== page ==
About Howell Lodge

A Freemason, therefore, should be a man of honor and of conscience, preferring his duty to everything beside, even to his life; independent in his opinions, and of good morals, submissive to the laws and devoted to humanity, to his country, to his family; kind and indulgent to his brethren, friend to all virtuous men, and ready to assist his fellows by all means in his power.

Worshipful Brother Albert Pike

Magnolia Lodge No. 60, Little Rock, AR

Freemasonry in Howell.

The history of Masonry is replete with individuals who were the heralds of their communities. Masonry in Howell begins with one such luminary by the name of Amos Adams.

Amos Adams arrived in Howell, Michigan in 1835 and built the first home in the township on what was to become the corner of West Grand River Avenue and Walnut Street. Being among the first settlers of the new township of Howell, he was elected Justice of the Peace in April, 1836 as well as Treasurer and Surveyor of Livingston County. He opened up the Eagle Tavern and Hotel which became a central location for doing business within the village. In 1838, he built a sawmill as well located on the Shiawassee river.


Also in 1838, another brother mason, Gardner Wheeler would be the first physician to settle in the township. As the village was growing, seven brothers assembled to open a Lodge.

On November 10, 1838, a dispensation was issued to these seven brothers to open a Lodge. A charter was granted by the Grand Lodge of the State of Michigan on January 10, 1850 for Howell Lodge No. 38.

This was to be the beginning of well over 150 years of Masonry in Howell.


In the decades that followed, hundreds have been members of Howell #38. The location has changed, on multiple occasions, within the city, however the vision and dedication of its members remains the same to this day.

In the 1950’s and ’60s the Lodge met on the third floor of the First National Bank building on the southwest corner of Grand River and Michigan Avenue, however the present Lodge building was purchased and dedicated for use in 1971.

The building houses the Masonic fraternity (Blue Lodge), an Eastern Star Chapter, Rainbow for girls, and a DeMolay Chapter for boys.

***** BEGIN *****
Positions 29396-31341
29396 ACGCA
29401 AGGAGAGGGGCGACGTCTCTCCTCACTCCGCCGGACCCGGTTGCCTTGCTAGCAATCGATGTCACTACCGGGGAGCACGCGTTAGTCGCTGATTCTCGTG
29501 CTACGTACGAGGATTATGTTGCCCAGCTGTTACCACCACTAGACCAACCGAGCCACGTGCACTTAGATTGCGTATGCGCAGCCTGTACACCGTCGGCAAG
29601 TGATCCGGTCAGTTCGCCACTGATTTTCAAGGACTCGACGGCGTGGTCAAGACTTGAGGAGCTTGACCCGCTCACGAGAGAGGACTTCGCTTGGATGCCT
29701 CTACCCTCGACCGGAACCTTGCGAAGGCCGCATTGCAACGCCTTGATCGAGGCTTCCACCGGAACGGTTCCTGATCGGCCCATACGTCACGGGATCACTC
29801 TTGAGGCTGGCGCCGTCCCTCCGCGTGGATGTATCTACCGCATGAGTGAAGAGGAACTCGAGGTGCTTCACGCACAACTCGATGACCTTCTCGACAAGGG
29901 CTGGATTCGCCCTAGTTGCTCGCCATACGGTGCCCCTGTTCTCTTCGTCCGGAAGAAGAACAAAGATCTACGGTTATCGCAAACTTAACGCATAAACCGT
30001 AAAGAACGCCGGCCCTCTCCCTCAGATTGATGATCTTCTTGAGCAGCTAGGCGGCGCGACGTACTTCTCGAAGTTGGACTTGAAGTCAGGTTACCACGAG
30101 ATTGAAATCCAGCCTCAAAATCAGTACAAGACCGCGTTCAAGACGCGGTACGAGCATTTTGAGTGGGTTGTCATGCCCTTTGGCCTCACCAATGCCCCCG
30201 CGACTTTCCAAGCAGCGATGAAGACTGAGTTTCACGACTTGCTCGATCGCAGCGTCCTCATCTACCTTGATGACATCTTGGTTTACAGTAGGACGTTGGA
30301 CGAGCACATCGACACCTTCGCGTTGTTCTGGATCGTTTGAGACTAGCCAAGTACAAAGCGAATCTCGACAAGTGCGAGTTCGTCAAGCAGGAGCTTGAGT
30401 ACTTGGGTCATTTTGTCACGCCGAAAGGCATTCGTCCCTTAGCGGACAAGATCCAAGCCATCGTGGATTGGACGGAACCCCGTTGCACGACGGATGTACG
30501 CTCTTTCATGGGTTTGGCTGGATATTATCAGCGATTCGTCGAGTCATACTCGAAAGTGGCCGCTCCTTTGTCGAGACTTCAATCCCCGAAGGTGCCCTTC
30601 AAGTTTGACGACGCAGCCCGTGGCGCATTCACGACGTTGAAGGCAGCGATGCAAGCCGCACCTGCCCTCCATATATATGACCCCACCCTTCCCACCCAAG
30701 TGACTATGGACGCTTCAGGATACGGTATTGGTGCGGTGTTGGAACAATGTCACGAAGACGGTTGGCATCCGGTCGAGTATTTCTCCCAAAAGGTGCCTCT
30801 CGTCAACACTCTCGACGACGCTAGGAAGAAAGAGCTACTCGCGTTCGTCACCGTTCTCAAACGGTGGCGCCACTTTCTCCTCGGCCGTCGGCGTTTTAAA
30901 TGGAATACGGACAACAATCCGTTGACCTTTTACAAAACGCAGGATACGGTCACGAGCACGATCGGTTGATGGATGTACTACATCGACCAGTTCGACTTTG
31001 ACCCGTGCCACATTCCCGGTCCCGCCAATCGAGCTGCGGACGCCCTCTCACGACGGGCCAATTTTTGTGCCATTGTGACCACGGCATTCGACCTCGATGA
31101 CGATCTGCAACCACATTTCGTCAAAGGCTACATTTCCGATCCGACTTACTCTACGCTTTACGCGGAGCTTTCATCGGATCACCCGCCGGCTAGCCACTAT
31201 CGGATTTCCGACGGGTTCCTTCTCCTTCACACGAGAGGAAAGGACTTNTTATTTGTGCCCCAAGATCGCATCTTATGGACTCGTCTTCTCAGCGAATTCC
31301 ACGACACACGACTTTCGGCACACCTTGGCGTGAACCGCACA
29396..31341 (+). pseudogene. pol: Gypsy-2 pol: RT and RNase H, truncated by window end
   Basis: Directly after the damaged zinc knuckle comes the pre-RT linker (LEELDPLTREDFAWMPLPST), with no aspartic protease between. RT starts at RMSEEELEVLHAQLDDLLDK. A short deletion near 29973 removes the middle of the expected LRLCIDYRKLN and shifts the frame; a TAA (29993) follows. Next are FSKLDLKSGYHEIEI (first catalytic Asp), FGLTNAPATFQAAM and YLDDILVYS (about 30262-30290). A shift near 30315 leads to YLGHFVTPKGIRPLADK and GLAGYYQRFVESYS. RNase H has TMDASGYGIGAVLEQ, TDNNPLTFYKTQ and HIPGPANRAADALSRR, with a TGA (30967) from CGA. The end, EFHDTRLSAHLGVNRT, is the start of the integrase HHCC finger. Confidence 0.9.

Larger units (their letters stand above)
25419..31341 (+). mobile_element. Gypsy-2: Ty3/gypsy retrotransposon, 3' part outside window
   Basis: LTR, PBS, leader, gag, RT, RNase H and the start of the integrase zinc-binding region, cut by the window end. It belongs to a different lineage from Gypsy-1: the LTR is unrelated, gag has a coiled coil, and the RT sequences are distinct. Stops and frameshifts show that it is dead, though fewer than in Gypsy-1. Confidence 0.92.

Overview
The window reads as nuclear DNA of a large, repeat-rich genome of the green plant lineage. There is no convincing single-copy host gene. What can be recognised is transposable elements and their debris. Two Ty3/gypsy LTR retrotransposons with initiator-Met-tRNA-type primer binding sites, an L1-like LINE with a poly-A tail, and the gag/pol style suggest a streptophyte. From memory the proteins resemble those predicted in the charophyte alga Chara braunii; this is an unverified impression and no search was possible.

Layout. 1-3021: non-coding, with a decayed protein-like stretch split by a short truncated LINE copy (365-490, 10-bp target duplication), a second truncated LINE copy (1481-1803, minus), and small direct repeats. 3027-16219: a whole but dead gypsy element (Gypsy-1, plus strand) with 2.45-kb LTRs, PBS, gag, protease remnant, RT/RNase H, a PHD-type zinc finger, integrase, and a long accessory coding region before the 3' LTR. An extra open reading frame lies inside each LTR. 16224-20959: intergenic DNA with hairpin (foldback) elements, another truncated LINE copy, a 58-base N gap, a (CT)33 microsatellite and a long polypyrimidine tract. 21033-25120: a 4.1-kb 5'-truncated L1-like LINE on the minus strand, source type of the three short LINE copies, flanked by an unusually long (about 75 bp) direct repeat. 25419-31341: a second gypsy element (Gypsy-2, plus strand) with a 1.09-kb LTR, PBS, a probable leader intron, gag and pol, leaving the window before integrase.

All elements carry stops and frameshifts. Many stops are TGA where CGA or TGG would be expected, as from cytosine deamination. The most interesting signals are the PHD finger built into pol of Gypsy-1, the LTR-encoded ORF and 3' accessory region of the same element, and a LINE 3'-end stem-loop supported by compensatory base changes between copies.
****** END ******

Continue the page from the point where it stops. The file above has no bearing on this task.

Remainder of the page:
Lodge Attire.

Howell Lodge No. 38 is proud to be a “Tuxedo” Lodge, meaning all officers try to wear tuxedos and white gloves for all degree work, funerals, and installations. This is part of our commitment to inspire others with the importance and sincerity we place in our work of building the “inner man.” Non-degree meetings do not have a dress code, but jacket and tie, or nice clothes are both preferred and appreciated.


Freemasonry in Howell, Michigan shall be:

A preeminent organization for men of equality, regardless of race, religion or creed; consistently delivering, by symbols, allegory, and example, a moral code founded on the highest standards of justice, ethics, honesty, and strength of character; a fraternal organization dedicated to charity, goodwill towards all, morality of the soul, and brother love under the Fatherhood of God; and a relevant organization dedicated to delighting, involving and educating members and their families in our community, where Howell Lodge is a vibrant, respected, and contributing part of Howell’s life.

Howell Lodge No. 38 will be well led, committed to excellence, provide quality programs and quality use of time, and should forge alliances within our community, designed both to help Howell and develop the character of Masons.

A man who becomes a Mason can expect to find in his fraternity, the opportunity to learn and lead; to be inspired and entertained; to be challenged and respected; to be involved with his family, his brothers, and his community; to be proud to be a member of a fraternity committed to ageless wisdom, morality, and integrity.